Namibia

The Journey Begins Here

Where dunes are mountains

As the driest country in Sub-Saharan Africa, and one of the least densely populated countries in the world due to the expanse of the Namib and Kalahari Deserts, Namibia is a beautiful and diverse country.

Night time in Namibia can be cold (down to –5 °C) and days quite hot (up to mid-40s °C), given the lack of ability of the desert’s sand to retain heat. With some of the most frequent clear skies, more than 300 days each year, the sun is almost always shining in Namibia!

The Coastal Desert is one of the oldest in the world, and its sand dunes, created by strong winds, are the highest in the world – up to 325 m tall! Fish River Canyon is huge and breathtaking, second only to the Grand Canyon in size! Names like Dune 45, Twyfelfontein, Deadvlei, and Etosha are on many people’s bucket lists! Notably, Namibia has strict regulations supporting environmental and wildlife conservation, with long standing environmental laws, and is the only country in Africa to provide water through municipal departments.

Recommended Destimations

The most beautiful spots and the best for adventure and activities include Windhoek, Fish River Canyon, Sossusvlei, Skeleton Coast, Etosha National Park, Swakopmund, and the Caprivi Strip.

  • Etosha National Park

  • Sossusvlei

  • Windhoek

  • Swakopmund / Skeleton Coast

  • Twyfelfontein

  • Caprivi Strip

Safari Essentials

What to see

Etosha National Park

Etosha means “great white area”, referring to the large dried pan in the middle of the park. This park, established in 1907, is one of the best places to view almost all of Africa’s wildlife given the many watering holes.
The roads to the park are paved well and a variety of options are available for accommodations, from campsites to luxury, from bush camps to those around waterholes for closer wildlife viewing. The park is a wildlife and bird lover’s dream, and popular with photographers and adventurers alike. The best times to visit are June to November. The area is low-risk for malaria with only isolated cases during rainy season (November to May). Safaris are possible morning, afternoon, and evening. In June to August, afternoons are best for wildlife viewing as the mornings and nights are still cold so animals are more active mid-day. September to November, the mornings and evenings are better as the days are too hot so animals are more active at those times.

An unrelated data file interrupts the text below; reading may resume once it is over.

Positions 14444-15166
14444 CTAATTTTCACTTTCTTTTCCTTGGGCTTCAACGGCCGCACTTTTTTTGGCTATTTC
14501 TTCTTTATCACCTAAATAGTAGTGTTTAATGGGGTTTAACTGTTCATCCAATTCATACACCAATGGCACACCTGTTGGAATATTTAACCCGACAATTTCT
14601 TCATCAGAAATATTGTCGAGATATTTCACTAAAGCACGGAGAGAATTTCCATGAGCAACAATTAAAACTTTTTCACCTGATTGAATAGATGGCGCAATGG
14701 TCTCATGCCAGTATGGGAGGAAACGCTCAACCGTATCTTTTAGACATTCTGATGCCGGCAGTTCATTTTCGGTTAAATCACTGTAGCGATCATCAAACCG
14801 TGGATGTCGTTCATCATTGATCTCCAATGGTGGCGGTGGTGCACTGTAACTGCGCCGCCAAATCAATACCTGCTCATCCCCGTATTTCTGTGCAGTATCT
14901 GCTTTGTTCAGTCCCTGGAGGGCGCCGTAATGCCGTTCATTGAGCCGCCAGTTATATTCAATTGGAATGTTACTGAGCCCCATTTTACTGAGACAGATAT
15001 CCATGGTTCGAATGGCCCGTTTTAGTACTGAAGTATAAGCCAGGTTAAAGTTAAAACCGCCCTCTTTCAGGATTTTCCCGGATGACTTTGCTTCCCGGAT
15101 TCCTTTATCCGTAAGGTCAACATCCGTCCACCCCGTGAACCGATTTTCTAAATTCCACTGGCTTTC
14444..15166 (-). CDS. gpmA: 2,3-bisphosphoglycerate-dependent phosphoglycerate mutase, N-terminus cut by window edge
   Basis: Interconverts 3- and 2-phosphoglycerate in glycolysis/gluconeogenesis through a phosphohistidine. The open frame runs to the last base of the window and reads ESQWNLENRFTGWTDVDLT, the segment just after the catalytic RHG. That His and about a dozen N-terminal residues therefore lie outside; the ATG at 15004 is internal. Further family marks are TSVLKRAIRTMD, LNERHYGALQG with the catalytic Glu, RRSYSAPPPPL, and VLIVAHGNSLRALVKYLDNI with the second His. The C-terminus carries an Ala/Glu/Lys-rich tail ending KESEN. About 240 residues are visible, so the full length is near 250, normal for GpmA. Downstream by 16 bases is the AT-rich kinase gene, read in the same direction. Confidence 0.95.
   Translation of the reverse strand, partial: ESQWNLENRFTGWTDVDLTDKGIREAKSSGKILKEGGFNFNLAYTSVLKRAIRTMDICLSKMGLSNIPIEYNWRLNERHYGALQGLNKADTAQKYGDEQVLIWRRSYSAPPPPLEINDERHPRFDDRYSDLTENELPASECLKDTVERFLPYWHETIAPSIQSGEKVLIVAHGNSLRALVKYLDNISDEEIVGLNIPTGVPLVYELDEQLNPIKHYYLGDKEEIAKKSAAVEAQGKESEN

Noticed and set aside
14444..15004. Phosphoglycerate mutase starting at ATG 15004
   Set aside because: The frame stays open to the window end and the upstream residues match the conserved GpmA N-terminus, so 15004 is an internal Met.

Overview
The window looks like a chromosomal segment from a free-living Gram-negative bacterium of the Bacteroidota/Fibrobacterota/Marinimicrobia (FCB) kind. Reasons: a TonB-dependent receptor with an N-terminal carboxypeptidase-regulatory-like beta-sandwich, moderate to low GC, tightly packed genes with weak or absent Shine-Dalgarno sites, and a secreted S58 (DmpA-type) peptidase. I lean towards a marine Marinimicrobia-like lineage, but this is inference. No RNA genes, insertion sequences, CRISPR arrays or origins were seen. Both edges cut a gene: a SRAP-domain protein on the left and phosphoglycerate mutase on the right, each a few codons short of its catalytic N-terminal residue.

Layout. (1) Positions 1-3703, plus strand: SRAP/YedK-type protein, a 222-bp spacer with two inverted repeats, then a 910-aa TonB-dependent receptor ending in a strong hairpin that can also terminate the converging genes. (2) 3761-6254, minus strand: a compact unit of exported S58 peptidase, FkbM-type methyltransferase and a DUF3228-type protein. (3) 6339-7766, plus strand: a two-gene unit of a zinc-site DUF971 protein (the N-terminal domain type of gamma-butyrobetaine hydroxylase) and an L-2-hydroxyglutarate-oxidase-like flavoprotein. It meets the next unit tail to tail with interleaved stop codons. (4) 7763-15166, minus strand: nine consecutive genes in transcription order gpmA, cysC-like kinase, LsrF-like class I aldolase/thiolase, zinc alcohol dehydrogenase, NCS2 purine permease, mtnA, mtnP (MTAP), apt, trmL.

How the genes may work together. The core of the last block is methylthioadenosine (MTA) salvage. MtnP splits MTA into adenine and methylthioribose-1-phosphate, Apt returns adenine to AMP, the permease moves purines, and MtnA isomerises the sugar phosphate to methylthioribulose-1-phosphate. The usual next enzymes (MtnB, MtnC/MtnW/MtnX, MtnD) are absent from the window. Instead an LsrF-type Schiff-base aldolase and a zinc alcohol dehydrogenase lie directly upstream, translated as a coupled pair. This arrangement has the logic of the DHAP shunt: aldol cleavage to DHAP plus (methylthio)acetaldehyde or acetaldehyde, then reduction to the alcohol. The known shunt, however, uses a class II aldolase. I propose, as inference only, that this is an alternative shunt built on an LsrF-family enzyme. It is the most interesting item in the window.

Sossusvlei

This is the salt and clay pan surrounded by high red dunes in the southern part of the Namib Desert.
This area is located in the largest conservation area in Namibia. Some of the dunes here have been recorded at over 400 m tall! Despite the dry conditions, occasionally rain will fall, creating a glassy lake that is slow to evaporate. A wide variety of plants and animals have adapted to the harsh desert life. All but the last 5 km of the 65 km drive in is paved road. Attractions here include Dune 45, Bid Daddy, Deadvlei, and Sesreim Canyon. Some dunes are petrified, aged at about 1 billion years old. Accommodation ranges from camping and mid-range lodges to luxury lodges. There’s something to suit everyone. And all the sights here can be seen from a hot air balloon! The stark contrast of the dunes and the pan make for stunning photos.

Windhoek

The capital of Namibia. Far different from the surrounding unpopulated area, the capital is a bustling place with about 350,000 inhabitants.
Visit a craft centre that features fresh food, known for some amazing apple crumble, grilled meat, and great coffee, and local artisan products ranging from carved roots and handmade jewelry. The craft centre includes Namibian micro and small businesses and encourages the use of environmentally friendly products and sustainable use of Namibian natural resources and 95% of all products there are Namibian, and the rest must come from the continent. Take a city tour and visit Katutura township’s not-for-profit organization that teaches new skills to women so that they can support themselves and learn about the history of the town and the culture.